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Eastern Weakness Overrides Otherwise Firm Market; Futures Gain Ground

Physical gas for Wednesday delivery was mixed in Tuesday’s trading as eastern points remained under the influence of stout natural gas imports, prompting lower New England and eastern quotes by several dollars.

Those losses were able to offset gains of a few pennies in the Gulf, Rockies, Midwest and Midcontinent. Overall, the market fell 28 cents.

Futures managed a gain largely as the result of some changes in some short-term weather forecasts and a sympathetic move in concert with surging petroleum prices. At the close, March was higher by 7.4 cents to $2.754 and April had risen 7.6 cents to $2.757. March crude oil vaulted $3.48 to $53.05/bbl.

New England and the East saw spot prices post multi-dollar lows.

Next-day gas at the Algonquin Citygates tumbled $2.74 to $8.22, and gas at Iroquois Waddington fell $2.66 to $4.76. On Tennessee Zone 6 200 L, next-day packages were seen at $8.13, down $2.55.

Gas bound for New York City on Transco Zone 6 tumbled $5.20 to $3.74, and gas on Tetco M-3 lost 92 cents to $3.14.

In the Marcellus, prices were mixed. Gas on Millennium East Pool added 8 cents to $1.53, and deliveries to Transco Leidy Line added a penny to $1.26. Parcels on Tennessee Zone 4 Marcellus were flat at $1.20. On Dominion South, gas changed hands at $2.10, down 9 cents.

According to analysts, imports of LNG have kept New England and eastern quotes in check. “AGT basis climbed to just $10.01 in Friday’s trading for Monday’s flows. This is more than $0.30 lower than this winter’s price peak, said industry consultant Genscape in a report.

“When the previous demand high was set on Jan. 7, basis stayed under $10. The lack of basis blowouts and demand growth have been served by increased volumes from LNG. Sendout from Everett to interstate pipelines has climbed back above 100 MMcf/d, and Algonquin receipts from Excelerate reached a winter-to-date high of 323 MMcf/d.

“While Everett and Excelerate have been serving the New England market, traditional New England LNG imports from Canada’s Canaport terminal continue their annual decline. Winter-to-date receipts from Canaport have totaled just 8.89 Bcf, a 4.9 Bcf decline from last winter-to-date’s rate, and 30.8 Bcf below the peak set in Winter 2010-11.”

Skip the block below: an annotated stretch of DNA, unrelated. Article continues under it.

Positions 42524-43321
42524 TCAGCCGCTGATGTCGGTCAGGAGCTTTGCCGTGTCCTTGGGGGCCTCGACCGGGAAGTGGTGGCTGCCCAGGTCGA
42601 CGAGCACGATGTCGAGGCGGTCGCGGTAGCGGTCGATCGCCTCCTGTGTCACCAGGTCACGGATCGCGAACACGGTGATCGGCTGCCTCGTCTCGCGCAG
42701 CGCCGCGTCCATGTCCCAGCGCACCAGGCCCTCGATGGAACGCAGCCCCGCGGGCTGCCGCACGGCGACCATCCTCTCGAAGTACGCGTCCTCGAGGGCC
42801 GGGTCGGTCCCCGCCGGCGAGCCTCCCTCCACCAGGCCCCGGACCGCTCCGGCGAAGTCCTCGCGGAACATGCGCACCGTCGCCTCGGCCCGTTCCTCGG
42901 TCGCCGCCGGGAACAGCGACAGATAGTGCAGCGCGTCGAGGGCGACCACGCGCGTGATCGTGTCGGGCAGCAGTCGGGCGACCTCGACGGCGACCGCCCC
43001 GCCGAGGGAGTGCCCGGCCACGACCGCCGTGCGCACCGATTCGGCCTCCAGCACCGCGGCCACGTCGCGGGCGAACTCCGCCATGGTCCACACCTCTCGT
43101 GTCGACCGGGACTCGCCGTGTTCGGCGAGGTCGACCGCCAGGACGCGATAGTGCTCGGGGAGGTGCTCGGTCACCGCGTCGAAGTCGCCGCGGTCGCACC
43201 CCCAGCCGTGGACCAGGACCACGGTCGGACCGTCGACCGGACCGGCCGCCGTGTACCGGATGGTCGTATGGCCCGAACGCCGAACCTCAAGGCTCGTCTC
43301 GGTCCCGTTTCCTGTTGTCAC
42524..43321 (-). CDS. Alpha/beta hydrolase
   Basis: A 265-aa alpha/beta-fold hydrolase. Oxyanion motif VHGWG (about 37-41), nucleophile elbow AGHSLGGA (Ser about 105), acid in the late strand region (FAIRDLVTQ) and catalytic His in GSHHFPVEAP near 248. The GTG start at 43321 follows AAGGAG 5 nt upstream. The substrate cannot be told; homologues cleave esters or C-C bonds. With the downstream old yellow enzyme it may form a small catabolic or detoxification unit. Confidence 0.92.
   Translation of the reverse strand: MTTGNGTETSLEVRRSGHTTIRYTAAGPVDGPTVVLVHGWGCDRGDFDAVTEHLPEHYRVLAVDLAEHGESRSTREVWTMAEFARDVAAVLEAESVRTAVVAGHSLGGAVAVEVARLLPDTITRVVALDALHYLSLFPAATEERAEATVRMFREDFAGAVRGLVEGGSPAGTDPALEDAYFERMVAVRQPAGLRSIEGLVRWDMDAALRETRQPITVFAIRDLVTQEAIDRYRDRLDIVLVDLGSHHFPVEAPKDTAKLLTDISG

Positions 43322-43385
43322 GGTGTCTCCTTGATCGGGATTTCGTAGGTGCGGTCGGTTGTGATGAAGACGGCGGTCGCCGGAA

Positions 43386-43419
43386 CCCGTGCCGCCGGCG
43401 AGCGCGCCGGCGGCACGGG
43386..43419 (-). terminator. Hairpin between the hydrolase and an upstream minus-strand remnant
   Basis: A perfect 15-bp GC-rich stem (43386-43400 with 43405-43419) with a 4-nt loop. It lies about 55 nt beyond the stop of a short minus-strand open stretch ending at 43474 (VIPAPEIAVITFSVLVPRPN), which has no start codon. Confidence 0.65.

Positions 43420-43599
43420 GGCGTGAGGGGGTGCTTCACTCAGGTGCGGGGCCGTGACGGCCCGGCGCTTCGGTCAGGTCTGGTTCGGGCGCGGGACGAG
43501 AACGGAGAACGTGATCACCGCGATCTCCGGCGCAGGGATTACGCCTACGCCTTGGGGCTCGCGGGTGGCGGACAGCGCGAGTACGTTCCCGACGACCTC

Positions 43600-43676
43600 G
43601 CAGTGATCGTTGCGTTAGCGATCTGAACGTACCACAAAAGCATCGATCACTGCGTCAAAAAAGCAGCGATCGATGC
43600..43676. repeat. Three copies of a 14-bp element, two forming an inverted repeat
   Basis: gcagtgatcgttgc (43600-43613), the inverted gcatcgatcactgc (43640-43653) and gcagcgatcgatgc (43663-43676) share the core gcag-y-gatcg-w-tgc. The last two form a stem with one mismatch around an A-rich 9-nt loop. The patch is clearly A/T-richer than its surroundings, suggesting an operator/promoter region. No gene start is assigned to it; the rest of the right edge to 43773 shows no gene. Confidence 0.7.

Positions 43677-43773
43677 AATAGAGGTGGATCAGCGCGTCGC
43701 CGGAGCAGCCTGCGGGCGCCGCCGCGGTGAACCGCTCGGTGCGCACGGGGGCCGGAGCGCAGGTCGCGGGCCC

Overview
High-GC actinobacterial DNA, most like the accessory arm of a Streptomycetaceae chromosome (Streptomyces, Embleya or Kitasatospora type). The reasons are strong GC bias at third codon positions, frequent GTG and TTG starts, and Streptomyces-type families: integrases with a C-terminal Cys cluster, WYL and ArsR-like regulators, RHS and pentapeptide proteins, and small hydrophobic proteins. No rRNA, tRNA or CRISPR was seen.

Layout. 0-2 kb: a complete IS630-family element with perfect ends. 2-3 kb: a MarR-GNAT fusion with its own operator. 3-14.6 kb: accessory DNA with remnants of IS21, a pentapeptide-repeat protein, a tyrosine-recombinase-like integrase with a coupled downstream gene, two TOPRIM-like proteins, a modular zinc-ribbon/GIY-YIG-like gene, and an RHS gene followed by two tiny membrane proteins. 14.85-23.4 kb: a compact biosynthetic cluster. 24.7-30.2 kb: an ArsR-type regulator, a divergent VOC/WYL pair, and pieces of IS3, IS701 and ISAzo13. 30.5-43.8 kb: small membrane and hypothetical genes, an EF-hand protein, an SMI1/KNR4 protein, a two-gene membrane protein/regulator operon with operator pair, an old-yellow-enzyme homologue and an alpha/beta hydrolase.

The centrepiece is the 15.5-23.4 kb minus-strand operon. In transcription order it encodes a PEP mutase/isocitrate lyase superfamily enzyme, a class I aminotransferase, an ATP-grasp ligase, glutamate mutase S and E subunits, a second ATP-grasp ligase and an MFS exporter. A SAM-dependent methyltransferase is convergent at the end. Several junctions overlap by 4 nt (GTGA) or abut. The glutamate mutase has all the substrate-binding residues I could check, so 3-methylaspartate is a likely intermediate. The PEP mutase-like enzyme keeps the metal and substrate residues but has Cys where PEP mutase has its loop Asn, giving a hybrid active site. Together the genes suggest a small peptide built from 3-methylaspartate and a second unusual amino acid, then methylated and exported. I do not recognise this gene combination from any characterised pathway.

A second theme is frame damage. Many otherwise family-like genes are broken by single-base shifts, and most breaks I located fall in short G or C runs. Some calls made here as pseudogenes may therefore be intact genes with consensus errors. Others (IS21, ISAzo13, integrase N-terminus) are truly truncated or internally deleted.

Market analysts are on the lookout for a change in weather forecasts amid an overall bearish price landscape. "This market has failed to share in the strong oil price advance of the past couple of sessions given its closer connection to the weather factor and due to a stall in the gas rig count reduction that have contrasted sharply with the dramatic plunge in the oil rigs," said Jim Ritterbusch of Ritterbusch and Associates in closing comments to clients on Monday.

"All signs appear to be flashing green for a further lift in gas production through the spring and into the summer period. Although year over year output gains will begin declining as the year proceeds, a record output pace will still represent a formidable bearish force that will be elevating storage injections across the spring and summer period on virtually a weekly basis.

"Weekend updates to the short-term temperature views didn't show much change from Friday, and we view the market as entering a period of time in which neutral-moderately cold temperature views will be considered bearish given this advanced stage of the heating cycle. The market is also being forced to factor in another sharply downsized storage figure per this Thursday's Energy Information Administration report that could potentially represent about half of the decline seen last year during the final week of January. Given this implied sharp expansion in the year over year surplus, piecing together a meaningful price advance anywhere close to last week's highs could prove difficult.

"Nonetheless, we can't rule out a rebound to as high as $2.80 should the forecasts shift or Thursday's supply draw miss average street ideas by more than 10-15 Bcf. Overall, we still see a solid dynamic of record production establishing a supply surplus by late February or early March in providing a sizable base with which to begin the injection cycle. We are maintaining a bearish stance for now in anticipation of a further price decline to the $2.50 area. We are also looking for the front February-March switch to swing to a contango to as much as 2 cents by week's end."

Power generators working within the broad MISO footprint may be able to temper their purchases of natural gas by midweek if forecast wind generation proves correct. WSI Corp. in its Tuesday morning forecast said, "High pressure will depart [Tuesday] allowing another arctic cold front and wave of low pressure to sweep across the north-central U.S. during the next couple of days with a couple of rounds of light snow. Another surge of unseasonably cold arctic air will likely pour into the power pool during Wednesday into Thursday.

"However, a southwest wind around departing high pressure and ahead of another cold front may lead to fair weather and a quick warm-up by Friday. Another cold front and ripple of low pressure may traverse the power pool as the weekend progresses with a chance of snow, mix and even rain.

"Light wind generation is expected today, but a boost of wind generation is expected during Wednesday. Output may climb to near 7-8 GW. After a brief drop-off, a gusty southwest wind should support a more prolonged period of strong wind generation during the end of the week. Output may occasionally push 8-9 GW," the firm said.

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